The textbook I am currently studying (*Introduction to Kolmogorov Complexity and Its Applications* by Li and Vitanyi) uses the term ‘recursive bijection’. In this context I believe that recursive refers to a total recursive function (i.e. a computable function which is defined for all arguments).

Consider two countably infinite sets $mathcal{S}, mathcal{T}$ and a bijection $F: mathcal{S} to mathcal{T}.$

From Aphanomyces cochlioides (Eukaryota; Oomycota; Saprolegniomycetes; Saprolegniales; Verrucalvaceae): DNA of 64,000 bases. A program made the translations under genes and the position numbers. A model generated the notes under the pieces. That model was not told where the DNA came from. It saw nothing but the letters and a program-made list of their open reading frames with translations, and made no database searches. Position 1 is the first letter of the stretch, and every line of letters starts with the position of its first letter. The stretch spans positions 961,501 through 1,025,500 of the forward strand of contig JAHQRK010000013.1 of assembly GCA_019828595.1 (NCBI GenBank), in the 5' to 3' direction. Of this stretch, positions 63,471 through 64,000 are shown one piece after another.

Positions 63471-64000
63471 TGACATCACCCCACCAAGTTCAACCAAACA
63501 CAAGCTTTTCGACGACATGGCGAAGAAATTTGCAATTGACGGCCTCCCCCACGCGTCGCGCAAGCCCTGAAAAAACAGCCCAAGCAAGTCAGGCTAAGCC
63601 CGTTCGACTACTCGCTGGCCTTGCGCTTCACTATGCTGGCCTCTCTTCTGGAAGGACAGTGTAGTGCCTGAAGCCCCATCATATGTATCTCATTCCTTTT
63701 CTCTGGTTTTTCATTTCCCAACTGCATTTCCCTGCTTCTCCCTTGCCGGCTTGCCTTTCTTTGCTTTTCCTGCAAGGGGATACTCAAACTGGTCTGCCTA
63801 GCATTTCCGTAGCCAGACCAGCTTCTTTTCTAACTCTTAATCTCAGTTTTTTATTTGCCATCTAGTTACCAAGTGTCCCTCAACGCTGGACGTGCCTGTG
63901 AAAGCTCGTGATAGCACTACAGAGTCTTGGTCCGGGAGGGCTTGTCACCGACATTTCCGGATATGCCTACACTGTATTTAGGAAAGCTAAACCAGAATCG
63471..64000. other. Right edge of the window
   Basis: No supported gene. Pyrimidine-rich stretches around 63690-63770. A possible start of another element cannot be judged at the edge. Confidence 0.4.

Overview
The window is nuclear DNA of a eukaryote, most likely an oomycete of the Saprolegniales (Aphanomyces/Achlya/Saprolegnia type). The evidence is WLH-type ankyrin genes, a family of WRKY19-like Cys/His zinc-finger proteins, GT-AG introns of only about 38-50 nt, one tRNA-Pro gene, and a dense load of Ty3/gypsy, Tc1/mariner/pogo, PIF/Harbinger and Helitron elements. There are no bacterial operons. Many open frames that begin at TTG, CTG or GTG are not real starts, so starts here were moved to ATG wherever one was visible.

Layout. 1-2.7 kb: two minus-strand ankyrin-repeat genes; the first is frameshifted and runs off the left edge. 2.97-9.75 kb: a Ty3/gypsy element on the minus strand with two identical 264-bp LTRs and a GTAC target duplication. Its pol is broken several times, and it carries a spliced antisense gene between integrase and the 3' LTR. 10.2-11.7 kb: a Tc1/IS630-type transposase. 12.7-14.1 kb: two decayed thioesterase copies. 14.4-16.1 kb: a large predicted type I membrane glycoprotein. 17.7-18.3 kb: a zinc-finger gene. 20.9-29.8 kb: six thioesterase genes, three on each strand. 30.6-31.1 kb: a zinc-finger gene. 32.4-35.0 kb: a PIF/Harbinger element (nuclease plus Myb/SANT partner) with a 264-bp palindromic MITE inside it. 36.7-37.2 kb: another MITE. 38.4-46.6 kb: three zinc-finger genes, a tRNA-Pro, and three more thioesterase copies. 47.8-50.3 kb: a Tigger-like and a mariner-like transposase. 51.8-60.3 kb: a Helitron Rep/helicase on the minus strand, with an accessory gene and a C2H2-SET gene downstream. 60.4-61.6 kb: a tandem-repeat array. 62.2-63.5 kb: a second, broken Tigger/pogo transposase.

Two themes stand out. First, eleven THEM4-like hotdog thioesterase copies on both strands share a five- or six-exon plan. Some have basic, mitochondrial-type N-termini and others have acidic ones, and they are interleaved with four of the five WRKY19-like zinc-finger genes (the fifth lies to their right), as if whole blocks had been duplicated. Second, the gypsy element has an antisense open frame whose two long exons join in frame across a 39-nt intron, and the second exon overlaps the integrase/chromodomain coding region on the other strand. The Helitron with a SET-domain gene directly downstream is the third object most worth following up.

**Question 1:** Since $F$ must be defined for all arguments, does this mean that any computable bijection must be total recursive and not partial recursive?

**Question 2:** Are there bijections between two countably infinite sets that are *not* recursive?

The answer to the first question seems to me to be yes. However I am much more unsure about the second. However, the use of the term ‘recursive bijection’ seems to imply to me that there must be bijections that are not recursive.